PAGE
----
We have entered into indemnification agreements with each of our directors and executive officers. These agreements, among other things, require us or will require us to indemnify each director and executive officer to the fullest extent permitted by Delaware law, including indemnification of expenses such as attorneys’ fees, judgments, fines and settlement amounts incurred by the director or executive officer in any action or proceeding, including any action or proceeding by or in right of us, arising out of the person’s services as a director or executive officer. For further information, see “Description of Capital Stock-Limitations on Liability and Indemnification Matters.”

 

Policies and Procedures for Related Person Transactions

 

Our Board has adopted a written related person transaction policy, setting forth the policies and procedures for the review and approval or ratification of related person transactions. This policy covers, with certain exceptions as set forth in Item 404 of Regulation S-K under the Securities Act, any transaction, arrangement or relationship, or any series of similar transactions, arrangements or relationships, in which we were or are to be a participant, where the amount involved will be the lesser of $120,000 or 1% of assets the average of our total assets at year-end for the last two completed fiscal years, in any fiscal year and a related person had, has or will have a direct or indirect material interest, including without limitation, purchases of goods or services by or from the related person or entities in which the related person has a material interest, indebtedness, guarantees of indebtedness and employment by us of a related person. In reviewing and approving any such transactions, our Audit Committee is tasked to consider all relevant facts and circumstances, including, but not limited to (i) whether the transaction is on terms comparable to those that could be obtained in an arm’s length transaction with an unrelated party; (ii) the extent of the related person’s interest in the transaction; (iii) the benefits to the Company; (iv) the impact on a director’s independence in the event the related person is a director, an immediately family member of a director or an entity in which a director is a partner, stockholder or executive officer; (v) the availability of other sources for comparable products or services; (vi) the terms of the transaction; and (vii) the terms available to unrelated third parties.  

 

All related-party transactions may only be consummated if our Audit Committee has approved or ratified such transaction in accordance with the guidelines set forth in the policy. Any member of the Audit Committee who is a related person with respect to a transaction under review will not be permitted to participate in the deliberations or vote respecting approval or ratification of the transaction. However, such director may be counted in determining the presence of a quorum at a meeting of the Audit Committee that considers the transaction.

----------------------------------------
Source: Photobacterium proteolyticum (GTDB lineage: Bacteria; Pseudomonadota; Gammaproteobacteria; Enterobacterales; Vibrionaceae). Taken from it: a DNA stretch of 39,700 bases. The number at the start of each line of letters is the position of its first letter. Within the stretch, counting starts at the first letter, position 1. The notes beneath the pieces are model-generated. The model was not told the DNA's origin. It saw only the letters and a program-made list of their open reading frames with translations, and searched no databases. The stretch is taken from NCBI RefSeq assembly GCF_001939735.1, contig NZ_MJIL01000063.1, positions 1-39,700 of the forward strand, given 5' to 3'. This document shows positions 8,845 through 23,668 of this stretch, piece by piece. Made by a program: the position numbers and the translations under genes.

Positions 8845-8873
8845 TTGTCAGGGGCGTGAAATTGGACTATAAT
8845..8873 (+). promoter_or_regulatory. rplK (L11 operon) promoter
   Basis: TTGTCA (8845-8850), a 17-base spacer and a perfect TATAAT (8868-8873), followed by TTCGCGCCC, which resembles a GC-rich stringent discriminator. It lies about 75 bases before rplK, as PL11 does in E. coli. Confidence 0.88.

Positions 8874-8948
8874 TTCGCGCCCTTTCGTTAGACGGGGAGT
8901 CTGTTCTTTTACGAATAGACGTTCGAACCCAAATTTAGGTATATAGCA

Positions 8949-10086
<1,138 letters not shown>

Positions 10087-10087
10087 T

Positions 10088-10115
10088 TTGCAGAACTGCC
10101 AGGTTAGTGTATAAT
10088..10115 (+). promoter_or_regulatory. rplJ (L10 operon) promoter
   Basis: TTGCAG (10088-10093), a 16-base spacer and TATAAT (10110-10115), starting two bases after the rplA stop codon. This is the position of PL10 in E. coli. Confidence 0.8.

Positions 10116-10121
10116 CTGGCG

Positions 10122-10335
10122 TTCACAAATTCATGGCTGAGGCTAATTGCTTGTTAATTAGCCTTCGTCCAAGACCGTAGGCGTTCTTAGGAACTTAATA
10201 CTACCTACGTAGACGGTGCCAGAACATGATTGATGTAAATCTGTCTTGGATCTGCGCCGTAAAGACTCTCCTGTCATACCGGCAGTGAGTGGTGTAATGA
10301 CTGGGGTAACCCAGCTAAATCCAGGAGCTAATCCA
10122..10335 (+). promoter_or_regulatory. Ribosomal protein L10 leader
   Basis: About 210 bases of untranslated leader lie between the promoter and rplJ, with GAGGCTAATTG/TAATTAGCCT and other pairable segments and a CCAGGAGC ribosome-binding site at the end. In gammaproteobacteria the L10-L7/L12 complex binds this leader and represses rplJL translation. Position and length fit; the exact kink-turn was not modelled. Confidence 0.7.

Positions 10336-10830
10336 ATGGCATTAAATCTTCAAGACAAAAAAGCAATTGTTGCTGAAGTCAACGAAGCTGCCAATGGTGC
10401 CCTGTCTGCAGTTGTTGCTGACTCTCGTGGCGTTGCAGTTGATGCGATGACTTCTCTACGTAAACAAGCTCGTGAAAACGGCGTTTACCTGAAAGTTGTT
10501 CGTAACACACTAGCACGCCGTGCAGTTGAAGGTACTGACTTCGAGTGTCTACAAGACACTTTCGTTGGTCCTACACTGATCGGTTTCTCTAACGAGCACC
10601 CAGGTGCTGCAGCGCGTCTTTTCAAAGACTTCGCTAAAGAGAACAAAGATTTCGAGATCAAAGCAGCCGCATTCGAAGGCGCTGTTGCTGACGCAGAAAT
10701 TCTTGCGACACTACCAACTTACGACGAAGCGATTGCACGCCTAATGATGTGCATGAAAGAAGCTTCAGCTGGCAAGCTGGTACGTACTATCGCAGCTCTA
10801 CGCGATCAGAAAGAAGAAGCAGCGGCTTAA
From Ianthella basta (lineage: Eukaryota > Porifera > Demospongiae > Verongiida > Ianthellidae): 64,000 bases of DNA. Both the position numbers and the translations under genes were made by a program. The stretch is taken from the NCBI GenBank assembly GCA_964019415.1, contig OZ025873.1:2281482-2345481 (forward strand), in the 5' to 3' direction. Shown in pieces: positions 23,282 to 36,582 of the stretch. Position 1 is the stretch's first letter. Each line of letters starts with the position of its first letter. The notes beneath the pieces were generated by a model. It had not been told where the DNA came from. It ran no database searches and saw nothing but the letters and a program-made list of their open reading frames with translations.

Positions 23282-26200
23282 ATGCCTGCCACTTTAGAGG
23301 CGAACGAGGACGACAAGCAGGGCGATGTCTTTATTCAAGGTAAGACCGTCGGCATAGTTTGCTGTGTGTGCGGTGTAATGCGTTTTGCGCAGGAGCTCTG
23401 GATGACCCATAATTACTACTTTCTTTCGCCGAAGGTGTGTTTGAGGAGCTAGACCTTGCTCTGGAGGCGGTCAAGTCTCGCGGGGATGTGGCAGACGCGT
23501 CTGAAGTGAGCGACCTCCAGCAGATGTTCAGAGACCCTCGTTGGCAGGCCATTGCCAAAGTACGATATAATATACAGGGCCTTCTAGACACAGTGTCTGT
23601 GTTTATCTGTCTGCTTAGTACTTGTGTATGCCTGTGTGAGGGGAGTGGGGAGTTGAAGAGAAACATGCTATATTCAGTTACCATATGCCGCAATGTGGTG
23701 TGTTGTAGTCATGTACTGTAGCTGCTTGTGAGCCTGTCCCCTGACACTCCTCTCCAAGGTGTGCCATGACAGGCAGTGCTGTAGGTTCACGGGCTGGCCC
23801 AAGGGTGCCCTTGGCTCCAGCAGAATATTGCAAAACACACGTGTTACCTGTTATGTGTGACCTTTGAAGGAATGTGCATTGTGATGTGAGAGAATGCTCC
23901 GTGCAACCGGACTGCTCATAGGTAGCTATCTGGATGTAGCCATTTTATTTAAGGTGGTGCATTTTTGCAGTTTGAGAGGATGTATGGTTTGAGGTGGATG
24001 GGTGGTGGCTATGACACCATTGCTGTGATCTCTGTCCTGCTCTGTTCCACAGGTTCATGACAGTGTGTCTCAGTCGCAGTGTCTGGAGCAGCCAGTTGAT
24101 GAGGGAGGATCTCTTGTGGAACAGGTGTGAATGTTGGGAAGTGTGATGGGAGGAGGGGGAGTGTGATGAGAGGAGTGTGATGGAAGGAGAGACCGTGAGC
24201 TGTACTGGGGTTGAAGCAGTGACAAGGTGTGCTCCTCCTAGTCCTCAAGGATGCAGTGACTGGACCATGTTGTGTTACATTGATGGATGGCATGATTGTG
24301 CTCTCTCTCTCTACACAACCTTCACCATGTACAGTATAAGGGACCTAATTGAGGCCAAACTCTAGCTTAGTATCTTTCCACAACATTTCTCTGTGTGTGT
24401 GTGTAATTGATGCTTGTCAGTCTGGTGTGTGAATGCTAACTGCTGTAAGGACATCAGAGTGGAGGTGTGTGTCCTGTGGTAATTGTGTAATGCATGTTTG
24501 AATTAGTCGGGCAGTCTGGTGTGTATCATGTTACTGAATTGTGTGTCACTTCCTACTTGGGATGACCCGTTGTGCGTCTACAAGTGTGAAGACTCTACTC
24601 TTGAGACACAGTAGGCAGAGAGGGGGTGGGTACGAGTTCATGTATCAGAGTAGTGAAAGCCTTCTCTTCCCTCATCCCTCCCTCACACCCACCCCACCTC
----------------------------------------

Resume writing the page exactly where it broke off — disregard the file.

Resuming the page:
Limitations on Liability and Indemnification Matters

 

Our Certificate of Incorporation limits our directors’ liability to the fullest extent permitted under Delaware law, which prohibits our Certificate of Incorporation from limiting the liability of our directors for the following:

 

  any breach of the director’s duty of loyalty to us or our stockholders;
     
  acts or omissions not in good faith or that involve intentional misconduct or a knowing violation of law;
     
  unlawful payment of dividends or unlawful stock repurchases or redemptions; or
     
  any transaction from which the director derived an improper personal benefit.

 

If Delaware law is amended to authorize corporate action further eliminating or limiting the personal liability of a director, then the liability of our directors will be eliminated or limited to the fullest extent permitted by Delaware law, as so amended.

 

Our Bylaws provide that we indemnify our directors and officers to the fullest extent permitted under Delaware law and that we shall have the power to indemnify our employees and agents to the fullest extent permitted by law. Our Bylaws also permit us to secure insurance on behalf of any officer, director, employee or other agent for any liability arising out of his or her actions in this capacity, regardless of whether we would have the power to indemnify such person against such expense, liability or loss under the DGCL.

 

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We have entered into indemnification agreements with our directors and officers, in addition to indemnification provided for in our Bylaws. These agreements, among other things, provide for indemnification of our directors and officers for expenses, including attorneys’ fees, judgments, fines and settlement amounts incurred by such persons in any action or proceeding arising out of this person’s services as a director or officer or at our request. We believe that these provisions in our Certificate of Incorporation and Bylaws and indemnification agreements are necessary to attract and retain qualified persons as directors and executive officers.